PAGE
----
Since a representative of another faith attacked Christian Science...

St. Joseph (Mo.) Gazette

Since a representative of another faith attacked Christian Science in your columns, because of what it teaches on fear as related to an epidemic of disease, your readers are likely to be interested in what other persons, at least equally well informed, have said on the same subject.

In the Battle Creek Journal (Michigan) the editor said: "Above all, do not worry. There is an element in every community that does not fear disease germs and denies their existence. Whatever may be said of this belief, the fact remains that its followers have a greater average resisting power than those who fear deadly germs in every breeze that blows. Their mental state serves as a breaker against such epidemics as that which is abroad." In the Fort Smith American (Arkansas) Rev. Mr. Lampkin said, "The fear of disease ought not to make us distrust God, close down on Christian activities, and shut our church doors." In the Los Angeles Camera (California) the editor said: "The present closing orders are the best things in the world for the spread of the disease, and the newspaper articles that have been broadcasted would make ordinary German propaganda seek a dark corner in shame. America, the greatest nation in the world, is giving way before a mental panic." In the Memphis News-Scimitar (Tennessee) the editor said: "Fear produces what may be called mob-hypnosis. Deaths from this cause were not unknown in Memphis during the visitation of yellow fever. What a man thinks, that is what he is, largely. The mind exercises a powerful influence upon the body. Scientists, who are not Christian Scientists, are aware of this." In the Great Falls Tribune (Montana) Doctor McCarten, the city health officer, said: "The less general talk there is about the disease the fewer cases of it will actually be reported. So-called epidemics like this are to a considerable extent a mental thing."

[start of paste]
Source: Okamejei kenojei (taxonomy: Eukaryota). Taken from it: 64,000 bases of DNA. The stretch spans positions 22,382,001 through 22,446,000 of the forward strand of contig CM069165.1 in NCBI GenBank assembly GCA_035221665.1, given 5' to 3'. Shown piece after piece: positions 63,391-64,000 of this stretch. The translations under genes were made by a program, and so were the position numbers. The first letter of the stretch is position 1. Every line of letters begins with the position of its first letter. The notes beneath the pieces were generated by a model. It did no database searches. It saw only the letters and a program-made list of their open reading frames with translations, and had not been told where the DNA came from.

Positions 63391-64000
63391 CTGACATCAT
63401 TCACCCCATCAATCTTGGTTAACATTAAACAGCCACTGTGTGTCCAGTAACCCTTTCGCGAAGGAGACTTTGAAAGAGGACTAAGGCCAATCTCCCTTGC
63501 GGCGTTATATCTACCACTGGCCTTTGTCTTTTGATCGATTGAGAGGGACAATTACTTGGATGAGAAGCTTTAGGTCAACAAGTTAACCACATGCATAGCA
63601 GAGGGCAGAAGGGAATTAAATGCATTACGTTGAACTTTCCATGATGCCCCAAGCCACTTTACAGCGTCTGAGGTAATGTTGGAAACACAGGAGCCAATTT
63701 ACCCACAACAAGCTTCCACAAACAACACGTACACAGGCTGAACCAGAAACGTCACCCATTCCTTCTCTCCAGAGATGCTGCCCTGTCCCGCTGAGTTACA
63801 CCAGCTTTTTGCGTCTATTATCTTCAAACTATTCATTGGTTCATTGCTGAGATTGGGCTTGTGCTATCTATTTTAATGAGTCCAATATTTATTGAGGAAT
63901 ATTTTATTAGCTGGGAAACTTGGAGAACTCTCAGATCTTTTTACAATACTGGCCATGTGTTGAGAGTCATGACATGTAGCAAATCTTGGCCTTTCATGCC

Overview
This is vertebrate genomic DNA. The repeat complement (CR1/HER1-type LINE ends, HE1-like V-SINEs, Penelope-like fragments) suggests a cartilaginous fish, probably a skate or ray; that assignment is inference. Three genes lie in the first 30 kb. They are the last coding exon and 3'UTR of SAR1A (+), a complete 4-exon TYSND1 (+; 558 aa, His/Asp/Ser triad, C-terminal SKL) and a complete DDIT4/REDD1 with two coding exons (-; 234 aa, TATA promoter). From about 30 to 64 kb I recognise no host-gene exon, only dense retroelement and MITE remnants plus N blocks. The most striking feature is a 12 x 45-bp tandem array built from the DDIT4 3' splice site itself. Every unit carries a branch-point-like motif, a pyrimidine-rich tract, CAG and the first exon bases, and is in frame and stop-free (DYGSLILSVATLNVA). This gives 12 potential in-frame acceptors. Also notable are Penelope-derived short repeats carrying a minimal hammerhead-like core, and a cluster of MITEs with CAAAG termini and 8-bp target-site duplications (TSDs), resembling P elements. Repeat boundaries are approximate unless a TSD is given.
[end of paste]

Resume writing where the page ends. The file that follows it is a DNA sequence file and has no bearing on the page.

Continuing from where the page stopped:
Several newspapers have reported a meeting of the Des Moines influenza committee at which one of the members spoke of the fact that soldiers and officers at Camp Dodge who are Christian Scientists have not been affected by the epidemic. Commenting on this fact, Dr. W. C. Witte, city sanitarian, and chairman of the committee, said: "There is no question that by the right attitude of mind these people have kept themselves from illness. Fear is the first thing to be overcome, the first step in conquering this epidemic. I am not a Christian Scientist, but I believe that an application of their principles will materially aid in preserving the health of this community." Although these speakers are not Christian Scientists, and may not have expressed Christian Science exactly, nevertheless their statements confirm these two points of Christian Science: The worst thing for individual and public health at such a time as this is fear; the best thing for individual and public health is, to quote words used by Mrs. Eddy in "Miscellaneous Writings" (p. 229), "a calm, Christian state of mind," which, she says, "is a better preventive of contagion than a drug."

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Extracts from Letters
March 8, 1919

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